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dc.contributor.advisorMichael Czech, PhD
dc.contributor.authorGuo, Chang-An
dc.date2022-08-11T08:08:44.000
dc.date.accessioned2022-08-23T16:06:17Z
dc.date.available2022-08-23T16:06:17Z
dc.date.issued2013-04-23
dc.date.submitted2013-12-23
dc.identifier.doi10.13028/M2VW2M
dc.identifier.urihttp://hdl.handle.net/20.500.14038/32032
dc.description.abstractThe past two decades have seen an explosive increase of obesity rates worldwide, with more than one billion adults overweight and 300 million of them obese. Obesity and its associated complications have become leading causes of morbidity and mortality in the United States and major contributing factors to the rising costs of national health care. The pathophysiology of obesity and type 2 diabetes in rodents and humans is characterized by low-grade inflammation and chronic activation of immune pathways in adipose tissue and liver. The CD40 receptor and its ligand, CD40L, initiate immune cell signaling promoting inflammation, but conflicting data on CD40L-null mice confound its role in obesity-associated insulin resistance. A clear understanding of how CD40 and its ligand communicate to regulate and sustain the inflammatory environment of obesity is lacking. Here we demonstrate that CD40 receptor deficient mice on a high-fat diet display the expected decrease in hepatic cytokine levels, but paradoxically exhibit liver steatosis, insulin resistance and glucose intolerance compared with their age-matched wild-type controls. Hyperinsulinemic-euglycemic clamp studies also demonstrated insulin resistance in glucose utilization by the CD40-null mice compared with wild-type mice. In contrast to liver, visceral adipose tissue in CD40 deficient animals harbors elevated cytokine levels and infiltration of inflammatory cells, particularly macrophages and CD8+ effector T cells. In addition, ex vivo explants of epididymal adipose tissue from CD40-null mice display elevated basal and isoproterenol-stimulated lipolysis, suggesting a potential increase of lipid efflux from visceral fat to the liver. These findings reveal that 1) CD40-null mice represent an unusual model of hepatic steatosis with reduced hepatic inflammation, and 2) CD40 unexpectedly functions in adipose tissue to attenuate the chronic inflammation associated with obesity, thereby protecting against hepatic steatosis.
dc.language.isoen_US
dc.rightsCopyright is held by the author, with all rights reserved.
dc.subjectDissertations, UMMS
dc.subjectAdipose Tissue
dc.subjectAntigens, CD40
dc.subjectObesity
dc.subjectFatty Liver
dc.subjectInsulin Resistance
dc.subjectInflammation
dc.subjectAdipose tissue inflammation
dc.subjectCD40
dc.subjectCD8+ T cell
dc.subjecthepatic steatosis
dc.subjectinsulin resistance
dc.subjectBiochemistry
dc.subjectCellular and Molecular Physiology
dc.subjectEndocrinology
dc.subjectImmunopathology
dc.subjectMolecular Genetics
dc.titleGenetic Deficiency of CD40 in Mice Exacerbates Metabolic Manifestations of Diet-induced Obesity: A Dissertation
dc.typeDoctoral Dissertation
dc.identifier.legacyfulltexthttps://escholarship.umassmed.edu/cgi/viewcontent.cgi?article=1680&context=gsbs_diss&unstamped=1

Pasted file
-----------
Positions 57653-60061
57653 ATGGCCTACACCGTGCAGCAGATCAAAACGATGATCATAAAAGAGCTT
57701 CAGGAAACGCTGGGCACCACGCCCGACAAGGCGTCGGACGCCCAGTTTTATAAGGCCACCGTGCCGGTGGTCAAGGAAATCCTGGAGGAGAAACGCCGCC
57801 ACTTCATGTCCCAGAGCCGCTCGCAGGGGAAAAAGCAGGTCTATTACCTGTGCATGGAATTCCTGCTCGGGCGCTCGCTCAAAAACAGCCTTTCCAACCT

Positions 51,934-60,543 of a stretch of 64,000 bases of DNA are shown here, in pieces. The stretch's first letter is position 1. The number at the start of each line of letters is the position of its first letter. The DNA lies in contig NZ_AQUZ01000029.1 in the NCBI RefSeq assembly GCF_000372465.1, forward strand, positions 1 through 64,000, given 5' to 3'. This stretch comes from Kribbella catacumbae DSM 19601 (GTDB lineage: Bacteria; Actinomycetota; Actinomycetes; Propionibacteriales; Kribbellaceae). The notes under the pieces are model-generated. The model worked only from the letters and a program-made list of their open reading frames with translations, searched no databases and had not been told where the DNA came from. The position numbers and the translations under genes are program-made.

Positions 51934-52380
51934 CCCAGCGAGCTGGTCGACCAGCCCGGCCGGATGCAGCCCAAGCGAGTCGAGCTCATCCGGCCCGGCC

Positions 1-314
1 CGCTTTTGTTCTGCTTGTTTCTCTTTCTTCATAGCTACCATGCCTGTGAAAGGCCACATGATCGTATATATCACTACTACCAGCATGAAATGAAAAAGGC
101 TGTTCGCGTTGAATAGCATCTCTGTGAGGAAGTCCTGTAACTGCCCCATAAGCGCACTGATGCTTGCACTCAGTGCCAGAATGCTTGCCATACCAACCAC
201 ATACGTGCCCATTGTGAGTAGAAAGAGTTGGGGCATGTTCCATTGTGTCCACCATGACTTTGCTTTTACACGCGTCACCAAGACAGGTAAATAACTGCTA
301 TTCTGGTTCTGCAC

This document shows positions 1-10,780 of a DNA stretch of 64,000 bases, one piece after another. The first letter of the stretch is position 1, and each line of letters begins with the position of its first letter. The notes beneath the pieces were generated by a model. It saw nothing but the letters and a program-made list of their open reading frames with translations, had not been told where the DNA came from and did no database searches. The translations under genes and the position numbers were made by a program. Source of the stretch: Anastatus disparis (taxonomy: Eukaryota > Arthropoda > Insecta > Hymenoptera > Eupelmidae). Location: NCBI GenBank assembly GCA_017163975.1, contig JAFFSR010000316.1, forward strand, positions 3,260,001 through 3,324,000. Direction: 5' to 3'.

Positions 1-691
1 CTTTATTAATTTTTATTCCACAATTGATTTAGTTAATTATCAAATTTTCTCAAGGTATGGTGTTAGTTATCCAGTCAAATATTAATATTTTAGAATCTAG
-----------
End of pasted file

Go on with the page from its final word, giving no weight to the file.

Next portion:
dc.identifier.legacycoverpagehttps://escholarship.umassmed.edu/gsbs_diss/678
dc.legacy.embargo2014-08-27T00:00:00-07:00
dc.identifier.contextkey4943389
refterms.dateFOA2022-08-26T03:58:00Z
html.description.abstract<p>The past two decades have seen an explosive increase of obesity rates worldwide, with more than one billion adults overweight and 300 million of them obese. Obesity and its associated complications have become leading causes of morbidity and mortality in the United States and major contributing factors to the rising costs of national health care.</p> <p>The pathophysiology of obesity and type 2 diabetes in rodents and humans is characterized by low-grade inflammation and chronic activation of immune pathways in adipose tissue and liver. The CD40 receptor and its ligand, CD40L, initiate immune cell signaling promoting inflammation, but conflicting data on CD40L-null mice confound its role in obesity-associated insulin resistance. A clear understanding of how CD40 and its ligand communicate to regulate and sustain the inflammatory environment of obesity is lacking. Here we demonstrate that CD40 receptor deficient mice on a high-fat diet display the expected decrease in hepatic cytokine levels, but paradoxically exhibit liver steatosis, insulin resistance and glucose intolerance compared with their age-matched wild-type controls. Hyperinsulinemic-euglycemic clamp studies also demonstrated insulin resistance in glucose utilization by the CD40-null mice compared with wild-type mice. In contrast to liver, visceral adipose tissue in CD40 deficient animals harbors elevated cytokine levels and infiltration of inflammatory cells, particularly macrophages and CD8+ effector T cells. In addition, <em>ex vivo</em> explants of epididymal adipose tissue from CD40-null mice display elevated basal and isoproterenol-stimulated lipolysis, suggesting a potential increase of lipid efflux from visceral fat to the liver.</p> <p>These findings reveal that 1) CD40-null mice represent an unusual model of hepatic steatosis with reduced hepatic inflammation, and 2) CD40 unexpectedly functions in adipose tissue to attenuate the chronic inflammation associated with obesity, thereby protecting against hepatic steatosis.</p>
dc.identifier.submissionpathgsbs_diss/678
dc.contributor.departmentProgram in Molecular Medicine
dc.description.thesisprogramInterdisciplinary Graduate Program


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